Applications of an Indian Ocean Observing System to Climate Impacts and Resource Predictions in Surrounding Countries in the Context of ENSO-Monsoon Teleconnections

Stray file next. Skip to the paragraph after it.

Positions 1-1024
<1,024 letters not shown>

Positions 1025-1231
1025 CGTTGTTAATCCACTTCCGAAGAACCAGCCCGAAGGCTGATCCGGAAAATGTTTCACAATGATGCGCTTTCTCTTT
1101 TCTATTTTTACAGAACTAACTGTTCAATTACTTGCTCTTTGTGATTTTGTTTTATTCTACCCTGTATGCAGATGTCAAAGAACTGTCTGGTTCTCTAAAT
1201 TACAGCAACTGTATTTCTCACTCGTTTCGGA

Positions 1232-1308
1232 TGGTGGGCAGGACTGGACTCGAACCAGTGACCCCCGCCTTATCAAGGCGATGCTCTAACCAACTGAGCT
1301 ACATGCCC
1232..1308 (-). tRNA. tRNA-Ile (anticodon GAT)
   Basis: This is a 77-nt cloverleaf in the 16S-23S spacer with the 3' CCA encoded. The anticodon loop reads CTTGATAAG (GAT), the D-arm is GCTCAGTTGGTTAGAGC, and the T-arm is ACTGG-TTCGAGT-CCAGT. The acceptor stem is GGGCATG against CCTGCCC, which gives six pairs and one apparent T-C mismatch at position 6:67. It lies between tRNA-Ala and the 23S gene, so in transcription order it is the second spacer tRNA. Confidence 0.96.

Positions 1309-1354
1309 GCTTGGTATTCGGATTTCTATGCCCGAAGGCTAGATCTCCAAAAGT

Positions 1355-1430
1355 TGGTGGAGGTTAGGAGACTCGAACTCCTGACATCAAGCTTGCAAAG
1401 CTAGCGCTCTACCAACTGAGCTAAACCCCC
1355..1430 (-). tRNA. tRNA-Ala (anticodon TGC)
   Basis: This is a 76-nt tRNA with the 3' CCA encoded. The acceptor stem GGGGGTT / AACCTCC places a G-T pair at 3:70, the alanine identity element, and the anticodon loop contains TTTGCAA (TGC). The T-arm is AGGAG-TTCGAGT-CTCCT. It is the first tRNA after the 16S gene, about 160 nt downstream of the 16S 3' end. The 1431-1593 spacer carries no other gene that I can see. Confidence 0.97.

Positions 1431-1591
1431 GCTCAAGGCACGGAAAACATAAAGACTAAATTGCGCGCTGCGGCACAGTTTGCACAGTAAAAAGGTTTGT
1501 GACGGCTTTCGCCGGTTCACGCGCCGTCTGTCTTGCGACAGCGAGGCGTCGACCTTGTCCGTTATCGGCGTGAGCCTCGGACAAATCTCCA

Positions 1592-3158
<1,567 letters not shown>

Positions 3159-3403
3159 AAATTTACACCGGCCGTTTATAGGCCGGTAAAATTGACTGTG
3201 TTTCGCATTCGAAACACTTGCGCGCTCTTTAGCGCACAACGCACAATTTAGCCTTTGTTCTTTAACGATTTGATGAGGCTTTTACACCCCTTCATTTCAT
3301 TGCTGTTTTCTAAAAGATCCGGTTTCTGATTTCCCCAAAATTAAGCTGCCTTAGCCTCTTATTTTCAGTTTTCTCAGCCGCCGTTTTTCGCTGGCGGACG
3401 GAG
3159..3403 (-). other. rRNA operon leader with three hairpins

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We explore the path between Indian Ocean observations and monsoon dynamics, the societal impacts of interannual climate variations and applications of resource predictions in southeastern Africa, the Mascarene Islands, India, southeast Asia and Australia. Recent progress in understanding ocean dynamics associated with SST variation is reviewed. The global El Niño-Southern Oscillation (ENSO) affects monsoon winds and ocean temperatures in a manner consistent with, but lagging, the Pacific. The ENSO influence often propagates across the tropical Indian Ocean from Africa to Indonesia, modulating the tropospheric moisture flux over the Indian Ocean and rainfall in surrounding continents. An east-west dipole in SST anomalies and monsoon rainfall is identified and related to the atmospheric Walker Cell. It appears partially in response to global ENSO conditions during build-up phase (July-Nov.). The eastern ‘node’ is confined near Sumatra, whilst the western centre of action extends from the Maldives to the Seychelles Islands. Correlations indicate that the strength of ENSO in the Indian Ocean region has decreased in recent decades, while large scale, spatial and temporal patterns suggest independent variations of the Indian Ocean. Apart from annual variations of the monsoon and year-to-year fluctuations of climate, short-term weather events have a dramatic impact on countries around the Indian Ocean. Recent floods in southern (2000) and eastern (1997- 98) Africa and southeast Asia (1998) are related to SST patterns and localised atmospheric responses. Predictions of the future availability of food and water resources, and short-term forecasts of storm events are some of the decision tools that can be offered through information from ocean data. The close relationship between regional SST anomalies and impacts on the food and water resources of surrounding countries provides a strong motivation for sustained observations in the Indian Ocean. A specific design plan for the observational network is proposed, linking eastern and western efforts in an efficient manner.
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